A software that spots future unicorns using public data. A Blockchain Master Thesis
Information is something crucial in the investing world.
On one side, there is the blockchain industry, in which companies tend to disclose as much as possible in order to stand from the crowd . On the other, we can assist Venture Capitals (VCs) that build their competitive advantage on exclusive information.
Despite this difference, we are assisting a huge entrance of VCs in the blockchain industry. Bakkt is probably one of the biggest and most famous examples. They have raised $ 300 million in its Series B round in 2020 .
It is interesting to see so many VCs coming up with new millionaire deals every month. You can verify it by reading the tweets of @ICO_Analytics and observing how venture capitals are present in this industry.
How do VCs identify new investment opportunities?
It is difficult to keep up with an industry in which new interesting projects are launched every day. It is even more difficult to collect precious information by calling directly every entrepreneur.
Sourcing deals can become an impossible job.
The Fried and Hisrich model (1994) illustrates how VCs screen new deals. They explain that this process accounts for the 60% of returns. This process is divided into 3 different main stages:
1. Deal origination: The VC becomes aware of potential investments. This comes from a slight majority of internal reference and from own deal sourcing .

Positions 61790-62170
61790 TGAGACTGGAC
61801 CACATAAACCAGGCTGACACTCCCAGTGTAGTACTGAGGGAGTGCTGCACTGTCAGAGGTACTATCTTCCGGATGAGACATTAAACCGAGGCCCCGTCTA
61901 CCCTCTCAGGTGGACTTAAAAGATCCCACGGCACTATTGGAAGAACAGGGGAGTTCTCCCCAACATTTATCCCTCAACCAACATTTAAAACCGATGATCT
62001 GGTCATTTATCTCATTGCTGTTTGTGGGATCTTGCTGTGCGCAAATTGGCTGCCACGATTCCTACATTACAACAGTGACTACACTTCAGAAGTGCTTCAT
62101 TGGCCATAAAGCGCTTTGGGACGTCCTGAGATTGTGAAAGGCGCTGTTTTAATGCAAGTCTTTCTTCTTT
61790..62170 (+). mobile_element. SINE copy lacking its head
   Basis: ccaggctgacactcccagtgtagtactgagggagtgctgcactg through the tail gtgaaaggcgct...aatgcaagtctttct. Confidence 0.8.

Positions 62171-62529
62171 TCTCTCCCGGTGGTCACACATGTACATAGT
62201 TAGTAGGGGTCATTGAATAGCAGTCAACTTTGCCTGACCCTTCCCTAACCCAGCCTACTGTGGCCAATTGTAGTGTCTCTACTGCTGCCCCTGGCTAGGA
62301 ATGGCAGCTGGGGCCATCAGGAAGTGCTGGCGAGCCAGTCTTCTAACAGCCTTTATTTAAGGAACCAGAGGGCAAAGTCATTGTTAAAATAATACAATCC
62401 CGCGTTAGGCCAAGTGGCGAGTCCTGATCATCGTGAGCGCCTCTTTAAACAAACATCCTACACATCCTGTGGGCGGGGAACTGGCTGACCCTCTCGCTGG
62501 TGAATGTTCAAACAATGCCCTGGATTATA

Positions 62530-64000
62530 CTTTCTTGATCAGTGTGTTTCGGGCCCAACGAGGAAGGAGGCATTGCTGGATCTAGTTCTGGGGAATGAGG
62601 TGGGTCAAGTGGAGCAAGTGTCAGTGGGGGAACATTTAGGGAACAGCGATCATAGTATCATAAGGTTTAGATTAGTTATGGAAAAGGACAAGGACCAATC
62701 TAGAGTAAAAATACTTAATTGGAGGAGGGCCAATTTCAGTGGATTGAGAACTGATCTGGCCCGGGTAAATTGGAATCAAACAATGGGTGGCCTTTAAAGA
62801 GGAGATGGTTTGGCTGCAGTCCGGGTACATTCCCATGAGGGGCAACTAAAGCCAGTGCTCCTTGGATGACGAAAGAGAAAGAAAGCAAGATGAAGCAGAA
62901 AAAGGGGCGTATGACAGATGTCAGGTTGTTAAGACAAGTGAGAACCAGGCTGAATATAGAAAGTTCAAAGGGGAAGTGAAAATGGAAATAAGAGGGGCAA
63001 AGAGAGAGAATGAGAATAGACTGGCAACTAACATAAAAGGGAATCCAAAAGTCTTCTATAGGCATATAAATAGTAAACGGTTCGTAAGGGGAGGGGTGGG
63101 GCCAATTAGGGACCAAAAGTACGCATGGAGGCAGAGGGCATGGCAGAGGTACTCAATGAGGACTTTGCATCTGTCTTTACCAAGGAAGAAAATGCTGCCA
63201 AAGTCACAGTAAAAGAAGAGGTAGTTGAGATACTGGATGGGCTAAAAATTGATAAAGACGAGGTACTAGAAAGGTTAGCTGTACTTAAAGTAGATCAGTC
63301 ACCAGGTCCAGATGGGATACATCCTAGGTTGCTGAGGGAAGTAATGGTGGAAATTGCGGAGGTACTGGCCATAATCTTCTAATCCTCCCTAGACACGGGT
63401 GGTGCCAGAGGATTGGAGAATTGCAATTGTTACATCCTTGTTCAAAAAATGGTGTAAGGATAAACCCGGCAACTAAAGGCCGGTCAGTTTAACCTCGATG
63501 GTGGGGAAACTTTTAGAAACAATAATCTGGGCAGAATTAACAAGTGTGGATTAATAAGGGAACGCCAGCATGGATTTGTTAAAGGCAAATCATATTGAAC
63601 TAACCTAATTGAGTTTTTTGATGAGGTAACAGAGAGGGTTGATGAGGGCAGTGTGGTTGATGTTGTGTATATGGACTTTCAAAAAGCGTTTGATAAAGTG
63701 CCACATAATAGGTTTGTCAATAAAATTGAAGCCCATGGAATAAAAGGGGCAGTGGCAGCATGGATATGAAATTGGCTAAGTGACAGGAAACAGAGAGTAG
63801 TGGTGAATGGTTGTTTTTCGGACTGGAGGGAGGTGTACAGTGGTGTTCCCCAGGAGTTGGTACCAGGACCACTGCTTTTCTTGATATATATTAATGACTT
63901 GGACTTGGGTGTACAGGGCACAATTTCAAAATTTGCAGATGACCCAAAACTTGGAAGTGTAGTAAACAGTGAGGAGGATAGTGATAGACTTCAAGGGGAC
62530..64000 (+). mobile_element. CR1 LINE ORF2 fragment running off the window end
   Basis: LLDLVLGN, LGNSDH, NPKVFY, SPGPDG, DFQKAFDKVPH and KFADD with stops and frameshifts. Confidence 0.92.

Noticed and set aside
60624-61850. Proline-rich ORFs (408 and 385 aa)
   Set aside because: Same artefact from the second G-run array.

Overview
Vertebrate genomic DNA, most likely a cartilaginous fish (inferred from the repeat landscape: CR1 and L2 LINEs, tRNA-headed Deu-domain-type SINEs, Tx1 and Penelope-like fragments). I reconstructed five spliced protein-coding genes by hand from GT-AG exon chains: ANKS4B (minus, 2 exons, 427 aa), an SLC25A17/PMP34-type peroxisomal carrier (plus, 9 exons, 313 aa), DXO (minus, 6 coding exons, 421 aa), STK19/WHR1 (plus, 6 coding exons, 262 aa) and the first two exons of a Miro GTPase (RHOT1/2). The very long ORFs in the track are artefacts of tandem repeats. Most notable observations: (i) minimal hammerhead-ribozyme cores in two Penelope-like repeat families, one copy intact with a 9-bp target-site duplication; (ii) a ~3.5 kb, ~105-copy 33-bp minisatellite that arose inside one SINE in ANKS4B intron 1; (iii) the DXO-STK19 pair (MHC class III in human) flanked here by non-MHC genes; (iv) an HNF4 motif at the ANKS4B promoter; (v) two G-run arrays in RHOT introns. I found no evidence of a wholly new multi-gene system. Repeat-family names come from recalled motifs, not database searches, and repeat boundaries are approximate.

2. Firm specific screen: Consisting in reducing the amount of potential companies gathered in the deal origination phase through proper VC’s selection criteria.
3. Generic screen: At this stage projects are evaluated more carefully . The most promising are selected in order to bee deepened .
As readers can easily understand, this funnel starts from a very broad basis and narrows down to a small number of companies. Almost everything is done by the human hand.
What does manual screening imply? Biases.
The literature cites mostly similarity, overconfidence, and availability bias.
What is the solution? Automated screening.
Software overcomes biases and is capable to analyse a superior amount of data.
The Unicorn Spotter
This is not a crystal ball.
It does not pretend to predict outcomes with extreme accuracy and cut the work of the analysts. However, it is a tool that can help a lot in all of the 3 screening phases and that has to be paired with human evaluation.
Considering this premise, we can dive into the software.
The scripts I have written make 3 main things:
1. Gather data in an automated way.
2. Measure what is effectively measurable and evaluate through standard procedures what is difficult to quantify.
For example, it is possible to gauge the number of partners but it is difficult to measure the previous experience of a team. The software handle these situations with predetermined procedures.
3. Make a classification in order to select the most promising companies.
The first question that I made to myself was: “How can I find the projects to analyze?”
I considered the most famous VCs, Evangelists (reliable from my experience), Messari Research, and Crypto information aggregators.
The next step has been defining the variables to include in the model. I included parameters about:
· Team (LinkedIn): measuring diversity and shared cognition.
· Virality (Twitter): number of followers (divided by the own company’s Market Cap), average like per post, level of interactions compared to followers.
· Partners (Twitter): including the number (normalized by the company’s size) and ratios about their interactions on twitter.
· Product (GitHub): including GitHub’s variables.
· Market (Coingecko): including the number of different categories and the average number of competitors per category.
· VC presence: whether or not a VC invested
In order to feed the classification algorithm, I had to define when a company is successful or not.